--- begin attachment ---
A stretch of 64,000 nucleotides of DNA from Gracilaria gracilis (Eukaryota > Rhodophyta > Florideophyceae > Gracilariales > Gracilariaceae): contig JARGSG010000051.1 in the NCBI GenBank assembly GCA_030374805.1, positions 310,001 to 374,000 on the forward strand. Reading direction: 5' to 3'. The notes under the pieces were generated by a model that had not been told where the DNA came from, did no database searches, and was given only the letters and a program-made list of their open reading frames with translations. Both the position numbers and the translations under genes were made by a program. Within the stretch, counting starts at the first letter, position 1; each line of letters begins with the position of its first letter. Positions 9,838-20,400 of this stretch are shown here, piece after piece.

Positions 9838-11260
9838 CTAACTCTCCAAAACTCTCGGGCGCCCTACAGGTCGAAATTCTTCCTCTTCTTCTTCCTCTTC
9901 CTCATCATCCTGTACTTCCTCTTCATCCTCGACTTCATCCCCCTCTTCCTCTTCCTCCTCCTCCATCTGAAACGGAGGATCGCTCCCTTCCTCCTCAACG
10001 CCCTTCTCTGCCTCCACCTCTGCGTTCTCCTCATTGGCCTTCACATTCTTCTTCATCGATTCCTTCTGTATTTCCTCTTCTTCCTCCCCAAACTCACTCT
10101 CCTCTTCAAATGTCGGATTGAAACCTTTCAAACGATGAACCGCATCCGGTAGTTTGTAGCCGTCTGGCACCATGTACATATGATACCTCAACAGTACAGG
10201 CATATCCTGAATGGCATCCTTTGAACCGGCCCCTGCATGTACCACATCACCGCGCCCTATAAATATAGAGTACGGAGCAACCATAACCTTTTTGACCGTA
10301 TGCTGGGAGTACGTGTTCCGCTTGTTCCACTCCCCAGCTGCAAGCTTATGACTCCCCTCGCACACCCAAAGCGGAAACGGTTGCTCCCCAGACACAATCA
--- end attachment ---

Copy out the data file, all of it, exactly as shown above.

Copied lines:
A stretch of 64,000 nucleotides of DNA from Gracilaria gracilis (Eukaryota > Rhodophyta > Florideophyceae > Gracilariales > Gracilariaceae): contig JARGSG010000051.1 in the NCBI GenBank assembly GCA_030374805.1, positions 310,001 to 374,000 on the forward strand. Reading direction: 5' to 3'. The notes under the pieces were generated by a model that had not been told where the DNA came from, did no database searches, and was given only the letters and a program-made list of their open reading frames with translations. Both the position numbers and the translations under genes were made by a program. Within the stretch, counting starts at the first letter, position 1; each line of letters begins with the position of its first letter. Positions 9,838-20,400 of this stretch are shown here, piece after piece.

Positions 9838-11260
9838 CTAACTCTCCAAAACTCTCGGGCGCCCTACAGGTCGAAATTCTTCCTCTTCTTCTTCCTCTTC
9901 CTCATCATCCTGTACTTCCTCTTCATCCTCGACTTCATCCCCCTCTTCCTCTTCCTCCTCCTCCATCTGAAACGGAGGATCGCTCCCTTCCTCCTCAACG
10001 CCCTTCTCTGCCTCCACCTCTGCGTTCTCCTCATTGGCCTTCACATTCTTCTTCATCGATTCCTTCTGTATTTCCTCTTCTTCCTCCCCAAACTCACTCT
10101 CCTCTTCAAATGTCGGATTGAAACCTTTCAAACGATGAACCGCATCCGGTAGTTTGTAGCCGTCTGGCACCATGTACATATGATACCTCAACAGTACAGG
10201 CATATCCTGAATGGCATCCTTTGAACCGGCCCCTGCATGTACCACATCACCGCGCCCTATAAATATAGAGTACGGAGCAACCATAACCTTTTTGACCGTA
10301 TGCTGGGAGTACGTGTTCCGCTTGTTCCACTCCCCAGCTGCAAGCTTATGACTCCCCTCGCACACCCAAAGCGGAAACGGTTGCTCCCCAGACACAATCA